The Koforidua High Court, presided over by Her Ladyship Justice Jennifer Anne Myers Ahmed (Mrs), has granted an interlocutory injunction on a total of 860 acres of cocoa farmlands intended for use by the Ghana Armed Forces for the establishment of a military base.

The land had been leased to the military by the Chiefs of Akyem Asafo and Kyebi.

Approximately 40 aggrieved cocoa farmers petitioned various institutions, including Parliament and COCOBOD, seeking intervention to protect their livelihoods.

After negotiations with Barima Boampong Darkwanin, chief of Akyem Asafo, the queen mother, and his elders failed to reverse the lease, COCOBOD and its lawyers assisted the affected farmers in filing a motion for an interlocutory injunction at the Koforidua High Court.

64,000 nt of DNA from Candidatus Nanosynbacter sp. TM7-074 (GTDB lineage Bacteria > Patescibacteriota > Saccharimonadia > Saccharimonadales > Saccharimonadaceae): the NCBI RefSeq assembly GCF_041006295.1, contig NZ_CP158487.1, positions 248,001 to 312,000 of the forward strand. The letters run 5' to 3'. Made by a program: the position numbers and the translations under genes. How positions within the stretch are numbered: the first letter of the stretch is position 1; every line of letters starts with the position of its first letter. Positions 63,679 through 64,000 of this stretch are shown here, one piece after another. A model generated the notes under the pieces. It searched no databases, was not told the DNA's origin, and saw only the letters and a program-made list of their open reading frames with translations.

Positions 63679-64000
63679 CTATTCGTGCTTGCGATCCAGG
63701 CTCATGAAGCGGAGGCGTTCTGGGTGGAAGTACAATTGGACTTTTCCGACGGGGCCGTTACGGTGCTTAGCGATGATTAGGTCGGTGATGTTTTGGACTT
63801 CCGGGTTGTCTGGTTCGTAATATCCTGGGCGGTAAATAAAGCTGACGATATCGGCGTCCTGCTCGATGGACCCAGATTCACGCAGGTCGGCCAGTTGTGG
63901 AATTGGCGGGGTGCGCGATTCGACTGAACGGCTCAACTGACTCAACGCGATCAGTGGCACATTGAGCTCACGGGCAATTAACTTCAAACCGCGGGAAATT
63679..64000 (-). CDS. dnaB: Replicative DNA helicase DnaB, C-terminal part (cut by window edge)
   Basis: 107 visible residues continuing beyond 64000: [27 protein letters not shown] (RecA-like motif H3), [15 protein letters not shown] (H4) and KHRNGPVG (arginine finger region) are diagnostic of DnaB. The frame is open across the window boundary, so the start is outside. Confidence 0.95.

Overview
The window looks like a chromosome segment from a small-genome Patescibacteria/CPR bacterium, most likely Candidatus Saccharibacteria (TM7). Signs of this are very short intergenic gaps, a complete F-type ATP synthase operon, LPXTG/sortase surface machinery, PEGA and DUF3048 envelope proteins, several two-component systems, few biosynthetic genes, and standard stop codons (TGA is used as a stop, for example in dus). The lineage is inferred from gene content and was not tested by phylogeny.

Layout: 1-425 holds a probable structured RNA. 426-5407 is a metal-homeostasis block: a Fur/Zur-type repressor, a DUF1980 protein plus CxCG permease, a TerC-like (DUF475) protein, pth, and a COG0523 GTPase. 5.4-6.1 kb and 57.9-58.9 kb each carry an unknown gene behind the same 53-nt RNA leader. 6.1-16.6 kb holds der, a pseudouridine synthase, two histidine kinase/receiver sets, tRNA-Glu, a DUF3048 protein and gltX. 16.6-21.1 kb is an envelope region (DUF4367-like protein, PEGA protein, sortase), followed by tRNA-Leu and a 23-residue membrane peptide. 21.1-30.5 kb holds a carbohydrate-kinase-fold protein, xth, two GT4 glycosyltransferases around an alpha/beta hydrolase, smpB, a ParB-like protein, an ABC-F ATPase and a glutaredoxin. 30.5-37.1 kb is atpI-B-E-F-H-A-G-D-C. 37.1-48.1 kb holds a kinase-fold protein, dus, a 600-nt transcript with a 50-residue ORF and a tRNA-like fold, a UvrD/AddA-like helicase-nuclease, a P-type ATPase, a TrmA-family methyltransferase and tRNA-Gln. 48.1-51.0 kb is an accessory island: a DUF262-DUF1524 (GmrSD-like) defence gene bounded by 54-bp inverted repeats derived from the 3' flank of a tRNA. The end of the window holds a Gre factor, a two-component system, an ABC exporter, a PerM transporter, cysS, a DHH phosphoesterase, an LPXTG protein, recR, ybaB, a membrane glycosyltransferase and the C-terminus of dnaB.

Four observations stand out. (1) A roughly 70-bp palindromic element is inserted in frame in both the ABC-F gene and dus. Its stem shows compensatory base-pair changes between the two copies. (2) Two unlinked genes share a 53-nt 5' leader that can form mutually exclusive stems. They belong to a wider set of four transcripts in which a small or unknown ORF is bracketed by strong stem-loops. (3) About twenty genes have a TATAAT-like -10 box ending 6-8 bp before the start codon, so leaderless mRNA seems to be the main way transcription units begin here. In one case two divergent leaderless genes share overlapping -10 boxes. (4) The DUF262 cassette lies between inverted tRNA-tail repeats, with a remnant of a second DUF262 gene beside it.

On Wednesday, May 8, 2024, the court granted the injunction, halting any activity on the disputed land until the substantive case is resolved.

The court also directed the plaintiffs to provide site plans and relevant documents covering the land, as respondents argue that not all 860 acres consist of cocoa farms.

Portions of the land are being used for illegal mining causing destruction to cocoa trees in the area.

Head of COCOBOD’s Anti-Illegal Mining Unit, Prof. Michael Kwateng, stressed that the destruction of cocoa farms without COCOBOD’s consent clearly violates the Economic Plant Protection Act (Act 47).

 He noted that Ghana’s cocoa production capacity has been negatively impacted in recent years due to the illegal sale of cocoa farms for mining and other activities.

This he said is having a negative effect on the economy because the cocoa sector is the backbone of Ghana’s economy.

The affected cocoa farmers commended COCOBOD for showing relentless support in seeking justice for them.

Source: Ghana/ Ansah